Her lawyers argue that she snapped after years of trafficking and abuse, a stance that has garnered sympathy from the general public and advocacy groups across the nation.
Wisconsin has laws on the books that allow defendants to present an affirmative defense that any offense committed was a “ direct result” of sex trafficking, "a reflection of the broad, national consensus that human trafficking is a uniquely horrific crime, and courts should take its devastating impact into account when victims are accused of criminal activity." However, that defense has never been presented in a case involving a homicide.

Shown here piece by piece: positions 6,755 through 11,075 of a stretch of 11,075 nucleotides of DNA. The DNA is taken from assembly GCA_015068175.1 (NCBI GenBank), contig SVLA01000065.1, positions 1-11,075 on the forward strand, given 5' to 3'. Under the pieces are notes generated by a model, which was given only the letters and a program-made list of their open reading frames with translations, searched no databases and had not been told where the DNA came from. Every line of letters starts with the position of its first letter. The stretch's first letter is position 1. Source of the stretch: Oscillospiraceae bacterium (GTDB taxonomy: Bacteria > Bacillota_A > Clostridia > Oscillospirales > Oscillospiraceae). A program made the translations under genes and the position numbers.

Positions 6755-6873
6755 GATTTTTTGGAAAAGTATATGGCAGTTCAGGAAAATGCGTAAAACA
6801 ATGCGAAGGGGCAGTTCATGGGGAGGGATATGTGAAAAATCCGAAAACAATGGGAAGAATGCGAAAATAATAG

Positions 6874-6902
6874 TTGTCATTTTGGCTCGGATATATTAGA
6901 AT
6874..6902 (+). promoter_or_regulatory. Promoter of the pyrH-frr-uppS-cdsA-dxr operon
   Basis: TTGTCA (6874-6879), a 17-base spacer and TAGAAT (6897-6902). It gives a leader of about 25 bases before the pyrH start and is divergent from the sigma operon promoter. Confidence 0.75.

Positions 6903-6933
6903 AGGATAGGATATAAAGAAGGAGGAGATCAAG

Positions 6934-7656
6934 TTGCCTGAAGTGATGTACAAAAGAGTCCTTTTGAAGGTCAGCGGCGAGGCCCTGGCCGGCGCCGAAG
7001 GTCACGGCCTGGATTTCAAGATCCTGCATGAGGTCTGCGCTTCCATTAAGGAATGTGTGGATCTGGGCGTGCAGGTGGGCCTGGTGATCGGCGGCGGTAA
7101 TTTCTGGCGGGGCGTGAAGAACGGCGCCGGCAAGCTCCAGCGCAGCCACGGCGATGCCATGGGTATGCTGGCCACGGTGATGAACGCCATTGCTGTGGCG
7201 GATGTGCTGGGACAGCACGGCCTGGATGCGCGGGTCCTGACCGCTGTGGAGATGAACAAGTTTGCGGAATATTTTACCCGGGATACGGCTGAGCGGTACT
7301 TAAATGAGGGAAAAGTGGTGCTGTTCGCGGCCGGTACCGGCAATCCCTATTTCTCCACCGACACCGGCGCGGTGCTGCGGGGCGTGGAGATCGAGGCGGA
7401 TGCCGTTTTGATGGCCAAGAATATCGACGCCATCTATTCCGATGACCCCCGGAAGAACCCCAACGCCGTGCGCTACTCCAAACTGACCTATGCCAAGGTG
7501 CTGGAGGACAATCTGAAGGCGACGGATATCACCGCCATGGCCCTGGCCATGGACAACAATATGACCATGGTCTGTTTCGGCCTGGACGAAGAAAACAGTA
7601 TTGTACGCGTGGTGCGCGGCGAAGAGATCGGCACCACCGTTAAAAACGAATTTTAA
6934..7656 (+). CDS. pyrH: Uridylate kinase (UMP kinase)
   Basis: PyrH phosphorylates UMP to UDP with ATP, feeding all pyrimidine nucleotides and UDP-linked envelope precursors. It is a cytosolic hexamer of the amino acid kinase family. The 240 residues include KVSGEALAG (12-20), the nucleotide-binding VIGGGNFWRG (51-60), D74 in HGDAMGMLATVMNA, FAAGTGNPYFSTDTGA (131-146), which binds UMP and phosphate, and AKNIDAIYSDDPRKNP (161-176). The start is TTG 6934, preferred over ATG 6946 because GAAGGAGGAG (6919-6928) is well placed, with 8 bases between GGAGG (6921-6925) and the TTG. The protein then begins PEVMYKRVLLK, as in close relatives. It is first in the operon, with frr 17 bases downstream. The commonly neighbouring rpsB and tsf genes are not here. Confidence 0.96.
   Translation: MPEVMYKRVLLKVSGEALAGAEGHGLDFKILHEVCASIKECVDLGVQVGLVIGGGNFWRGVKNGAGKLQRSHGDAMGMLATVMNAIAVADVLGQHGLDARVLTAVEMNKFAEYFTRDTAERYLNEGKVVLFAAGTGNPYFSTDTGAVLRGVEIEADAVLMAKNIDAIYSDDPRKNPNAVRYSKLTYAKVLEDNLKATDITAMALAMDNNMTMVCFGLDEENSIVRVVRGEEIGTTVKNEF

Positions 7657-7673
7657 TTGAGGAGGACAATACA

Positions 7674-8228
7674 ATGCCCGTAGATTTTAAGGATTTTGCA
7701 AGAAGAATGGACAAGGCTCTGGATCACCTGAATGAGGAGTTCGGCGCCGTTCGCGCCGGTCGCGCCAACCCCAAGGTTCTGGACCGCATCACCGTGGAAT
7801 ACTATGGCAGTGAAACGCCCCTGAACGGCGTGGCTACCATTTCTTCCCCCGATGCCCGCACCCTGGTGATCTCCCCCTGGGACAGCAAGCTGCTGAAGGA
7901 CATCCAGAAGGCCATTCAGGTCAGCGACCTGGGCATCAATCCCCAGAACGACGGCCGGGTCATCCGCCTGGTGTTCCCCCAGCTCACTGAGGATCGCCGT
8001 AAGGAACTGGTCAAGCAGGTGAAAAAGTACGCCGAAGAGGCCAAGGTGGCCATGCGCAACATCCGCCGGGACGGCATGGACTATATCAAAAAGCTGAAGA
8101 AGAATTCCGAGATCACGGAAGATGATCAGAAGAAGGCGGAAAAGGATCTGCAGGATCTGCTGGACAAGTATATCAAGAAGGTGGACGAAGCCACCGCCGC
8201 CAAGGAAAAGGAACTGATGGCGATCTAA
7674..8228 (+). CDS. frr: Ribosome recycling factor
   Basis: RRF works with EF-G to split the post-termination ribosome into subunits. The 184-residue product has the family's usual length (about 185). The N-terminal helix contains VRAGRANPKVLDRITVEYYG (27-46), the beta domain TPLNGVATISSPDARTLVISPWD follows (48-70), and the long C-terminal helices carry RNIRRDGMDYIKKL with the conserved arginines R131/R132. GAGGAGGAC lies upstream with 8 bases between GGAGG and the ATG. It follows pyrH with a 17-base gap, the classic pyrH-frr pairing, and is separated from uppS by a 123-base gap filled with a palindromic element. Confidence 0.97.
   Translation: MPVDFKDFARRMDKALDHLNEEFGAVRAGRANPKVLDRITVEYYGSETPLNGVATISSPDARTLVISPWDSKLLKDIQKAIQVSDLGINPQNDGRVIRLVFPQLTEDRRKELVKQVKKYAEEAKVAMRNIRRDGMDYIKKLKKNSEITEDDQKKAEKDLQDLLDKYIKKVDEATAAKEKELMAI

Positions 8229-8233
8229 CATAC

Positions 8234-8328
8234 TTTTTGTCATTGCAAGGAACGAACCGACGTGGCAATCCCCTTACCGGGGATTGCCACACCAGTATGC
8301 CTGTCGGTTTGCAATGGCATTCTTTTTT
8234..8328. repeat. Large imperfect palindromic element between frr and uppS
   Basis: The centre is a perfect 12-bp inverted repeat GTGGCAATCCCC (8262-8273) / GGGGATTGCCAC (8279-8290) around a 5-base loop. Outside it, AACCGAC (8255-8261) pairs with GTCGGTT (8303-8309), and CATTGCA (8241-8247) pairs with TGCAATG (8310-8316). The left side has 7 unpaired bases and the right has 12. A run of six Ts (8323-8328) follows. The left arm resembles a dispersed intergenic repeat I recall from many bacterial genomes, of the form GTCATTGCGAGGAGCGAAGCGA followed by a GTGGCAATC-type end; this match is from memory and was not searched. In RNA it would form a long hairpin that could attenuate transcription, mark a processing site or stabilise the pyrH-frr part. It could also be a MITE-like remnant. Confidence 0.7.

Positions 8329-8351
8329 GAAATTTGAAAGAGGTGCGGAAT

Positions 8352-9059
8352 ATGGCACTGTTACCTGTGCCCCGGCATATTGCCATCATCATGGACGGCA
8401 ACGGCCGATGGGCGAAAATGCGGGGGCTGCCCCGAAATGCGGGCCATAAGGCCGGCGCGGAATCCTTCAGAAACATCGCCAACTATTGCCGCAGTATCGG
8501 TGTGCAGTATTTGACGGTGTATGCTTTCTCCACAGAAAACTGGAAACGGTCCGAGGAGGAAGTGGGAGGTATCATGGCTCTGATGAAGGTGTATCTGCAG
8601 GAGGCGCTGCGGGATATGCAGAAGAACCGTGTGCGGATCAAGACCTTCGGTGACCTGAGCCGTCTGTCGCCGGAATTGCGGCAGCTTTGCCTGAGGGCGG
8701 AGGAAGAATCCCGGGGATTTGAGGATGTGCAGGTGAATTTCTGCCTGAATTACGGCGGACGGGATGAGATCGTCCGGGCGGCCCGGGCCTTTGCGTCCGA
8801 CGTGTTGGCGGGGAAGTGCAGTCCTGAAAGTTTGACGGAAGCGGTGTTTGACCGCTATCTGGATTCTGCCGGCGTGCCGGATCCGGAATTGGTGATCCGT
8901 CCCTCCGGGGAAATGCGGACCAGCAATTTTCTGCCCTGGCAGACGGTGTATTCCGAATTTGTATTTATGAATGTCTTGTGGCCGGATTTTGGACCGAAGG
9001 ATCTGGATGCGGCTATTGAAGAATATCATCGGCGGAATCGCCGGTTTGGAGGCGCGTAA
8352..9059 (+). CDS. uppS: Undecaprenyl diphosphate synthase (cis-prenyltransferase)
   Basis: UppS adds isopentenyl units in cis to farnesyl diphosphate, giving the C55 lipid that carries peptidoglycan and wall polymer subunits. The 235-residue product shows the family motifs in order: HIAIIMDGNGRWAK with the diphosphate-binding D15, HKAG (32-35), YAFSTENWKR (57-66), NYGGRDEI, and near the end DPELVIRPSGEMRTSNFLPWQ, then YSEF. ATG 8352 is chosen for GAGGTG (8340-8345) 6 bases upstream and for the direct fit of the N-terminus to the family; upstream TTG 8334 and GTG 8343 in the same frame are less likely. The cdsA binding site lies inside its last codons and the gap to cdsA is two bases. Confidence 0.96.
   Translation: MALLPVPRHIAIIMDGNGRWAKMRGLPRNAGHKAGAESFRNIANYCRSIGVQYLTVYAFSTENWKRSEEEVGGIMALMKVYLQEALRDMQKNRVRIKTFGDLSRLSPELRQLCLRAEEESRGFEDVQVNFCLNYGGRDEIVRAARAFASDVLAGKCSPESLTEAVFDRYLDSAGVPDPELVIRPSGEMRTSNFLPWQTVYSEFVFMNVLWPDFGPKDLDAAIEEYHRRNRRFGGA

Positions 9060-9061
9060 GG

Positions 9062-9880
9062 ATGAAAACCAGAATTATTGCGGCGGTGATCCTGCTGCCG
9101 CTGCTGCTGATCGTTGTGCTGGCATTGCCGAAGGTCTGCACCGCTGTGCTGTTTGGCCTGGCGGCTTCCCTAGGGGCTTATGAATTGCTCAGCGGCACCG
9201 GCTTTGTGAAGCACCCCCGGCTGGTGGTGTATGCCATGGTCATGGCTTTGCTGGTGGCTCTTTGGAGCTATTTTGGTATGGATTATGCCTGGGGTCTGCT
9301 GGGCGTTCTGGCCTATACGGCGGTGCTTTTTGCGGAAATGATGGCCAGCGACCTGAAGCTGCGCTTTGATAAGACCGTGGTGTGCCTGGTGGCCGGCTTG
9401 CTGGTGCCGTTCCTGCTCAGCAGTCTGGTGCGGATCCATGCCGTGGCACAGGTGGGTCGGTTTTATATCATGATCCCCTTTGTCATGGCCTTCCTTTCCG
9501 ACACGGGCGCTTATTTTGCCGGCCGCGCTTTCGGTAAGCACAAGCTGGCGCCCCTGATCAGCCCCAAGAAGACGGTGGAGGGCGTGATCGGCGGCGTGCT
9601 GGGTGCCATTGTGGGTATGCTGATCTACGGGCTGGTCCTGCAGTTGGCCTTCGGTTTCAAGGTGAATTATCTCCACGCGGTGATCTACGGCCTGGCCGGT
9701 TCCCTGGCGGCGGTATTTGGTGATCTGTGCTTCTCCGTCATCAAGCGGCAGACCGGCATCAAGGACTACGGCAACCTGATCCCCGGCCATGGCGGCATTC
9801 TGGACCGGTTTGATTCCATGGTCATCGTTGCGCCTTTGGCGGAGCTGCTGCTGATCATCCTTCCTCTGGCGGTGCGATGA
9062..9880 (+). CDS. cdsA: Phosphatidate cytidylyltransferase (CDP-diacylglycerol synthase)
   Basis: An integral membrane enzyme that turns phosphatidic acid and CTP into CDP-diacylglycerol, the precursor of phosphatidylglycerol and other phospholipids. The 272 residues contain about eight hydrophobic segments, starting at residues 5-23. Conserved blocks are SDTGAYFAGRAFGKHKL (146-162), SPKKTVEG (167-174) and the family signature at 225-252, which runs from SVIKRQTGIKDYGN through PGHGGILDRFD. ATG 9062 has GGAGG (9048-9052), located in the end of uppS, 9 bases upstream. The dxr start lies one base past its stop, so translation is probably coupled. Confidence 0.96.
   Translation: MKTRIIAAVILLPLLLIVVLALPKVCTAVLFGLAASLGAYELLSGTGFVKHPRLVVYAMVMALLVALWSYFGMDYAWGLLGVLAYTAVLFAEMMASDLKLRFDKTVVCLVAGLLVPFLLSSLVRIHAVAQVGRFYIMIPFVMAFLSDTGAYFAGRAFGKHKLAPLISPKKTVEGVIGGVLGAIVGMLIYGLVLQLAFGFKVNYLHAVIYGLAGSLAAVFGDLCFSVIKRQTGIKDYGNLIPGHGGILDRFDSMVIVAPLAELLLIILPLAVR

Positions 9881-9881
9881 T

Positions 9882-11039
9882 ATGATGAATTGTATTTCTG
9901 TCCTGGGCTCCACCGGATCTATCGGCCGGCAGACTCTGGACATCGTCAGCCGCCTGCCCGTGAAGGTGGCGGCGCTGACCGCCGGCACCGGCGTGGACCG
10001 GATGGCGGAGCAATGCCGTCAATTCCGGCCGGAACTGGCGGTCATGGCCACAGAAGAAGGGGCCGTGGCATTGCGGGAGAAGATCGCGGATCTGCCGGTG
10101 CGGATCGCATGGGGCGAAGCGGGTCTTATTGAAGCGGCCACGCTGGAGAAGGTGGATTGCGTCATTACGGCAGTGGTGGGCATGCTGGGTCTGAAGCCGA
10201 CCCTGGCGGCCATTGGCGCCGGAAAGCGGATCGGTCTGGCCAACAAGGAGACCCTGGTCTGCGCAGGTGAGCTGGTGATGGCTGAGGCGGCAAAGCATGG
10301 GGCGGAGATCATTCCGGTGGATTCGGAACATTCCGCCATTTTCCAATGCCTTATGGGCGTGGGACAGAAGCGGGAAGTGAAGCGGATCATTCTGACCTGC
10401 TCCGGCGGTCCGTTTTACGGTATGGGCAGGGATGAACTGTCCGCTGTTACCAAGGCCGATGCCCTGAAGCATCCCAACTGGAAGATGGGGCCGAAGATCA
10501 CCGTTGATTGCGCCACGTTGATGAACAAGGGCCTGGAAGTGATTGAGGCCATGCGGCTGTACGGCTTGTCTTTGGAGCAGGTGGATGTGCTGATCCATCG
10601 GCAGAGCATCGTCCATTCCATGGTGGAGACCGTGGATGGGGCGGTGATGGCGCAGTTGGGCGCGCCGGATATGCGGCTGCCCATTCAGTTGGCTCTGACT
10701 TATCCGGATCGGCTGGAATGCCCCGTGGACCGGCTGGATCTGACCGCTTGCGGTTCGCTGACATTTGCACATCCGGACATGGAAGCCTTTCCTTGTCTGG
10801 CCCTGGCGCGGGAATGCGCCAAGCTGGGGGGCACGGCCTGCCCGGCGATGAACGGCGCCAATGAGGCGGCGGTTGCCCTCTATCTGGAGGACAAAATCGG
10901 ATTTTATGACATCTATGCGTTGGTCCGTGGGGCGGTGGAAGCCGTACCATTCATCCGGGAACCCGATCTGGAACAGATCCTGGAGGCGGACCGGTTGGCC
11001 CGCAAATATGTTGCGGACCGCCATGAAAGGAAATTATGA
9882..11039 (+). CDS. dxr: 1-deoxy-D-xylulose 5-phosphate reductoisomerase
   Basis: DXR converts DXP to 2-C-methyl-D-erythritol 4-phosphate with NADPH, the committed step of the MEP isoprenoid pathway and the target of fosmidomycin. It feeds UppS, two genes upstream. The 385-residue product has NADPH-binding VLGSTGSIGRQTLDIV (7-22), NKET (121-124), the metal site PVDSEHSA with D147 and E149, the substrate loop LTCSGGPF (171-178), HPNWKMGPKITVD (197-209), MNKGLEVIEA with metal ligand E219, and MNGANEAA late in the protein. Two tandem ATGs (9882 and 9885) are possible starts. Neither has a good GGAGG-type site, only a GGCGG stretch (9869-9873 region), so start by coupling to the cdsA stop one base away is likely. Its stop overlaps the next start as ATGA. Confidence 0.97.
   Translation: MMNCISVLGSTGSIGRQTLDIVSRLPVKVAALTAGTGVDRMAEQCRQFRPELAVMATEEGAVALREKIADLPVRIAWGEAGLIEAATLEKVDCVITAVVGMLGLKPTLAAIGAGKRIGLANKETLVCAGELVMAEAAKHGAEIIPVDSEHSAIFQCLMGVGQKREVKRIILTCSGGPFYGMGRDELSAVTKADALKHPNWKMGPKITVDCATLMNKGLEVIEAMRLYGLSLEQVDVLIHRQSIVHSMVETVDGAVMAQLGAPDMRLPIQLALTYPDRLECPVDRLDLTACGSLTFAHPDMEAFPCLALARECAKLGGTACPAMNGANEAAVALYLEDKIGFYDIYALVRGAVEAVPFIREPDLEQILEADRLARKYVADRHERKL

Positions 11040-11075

The trial judge in Kizer's homicide case sided with the prosecution’s position that those laws are meant to prevent trafficking victims from being prosecuted for prostitution and not to excuse violent crimes. The Court of Appeals ruled otherwise, stating that Kizer’s attorneys could present the defense.
The final decision will be made by the Wisconsin Supreme Court. The court has agreed to hear the case and decide whether her status as a sex trafficking victim can be used as a defense against the first-degree intentional homicide charges she faces.
The Wisconsin Supreme Court’s ruling in this case will provide much-needed clarity on just how broad the meaning of "direct result" is and whether it extends as far as justifying an intentional homicide by a victim of human trafficking.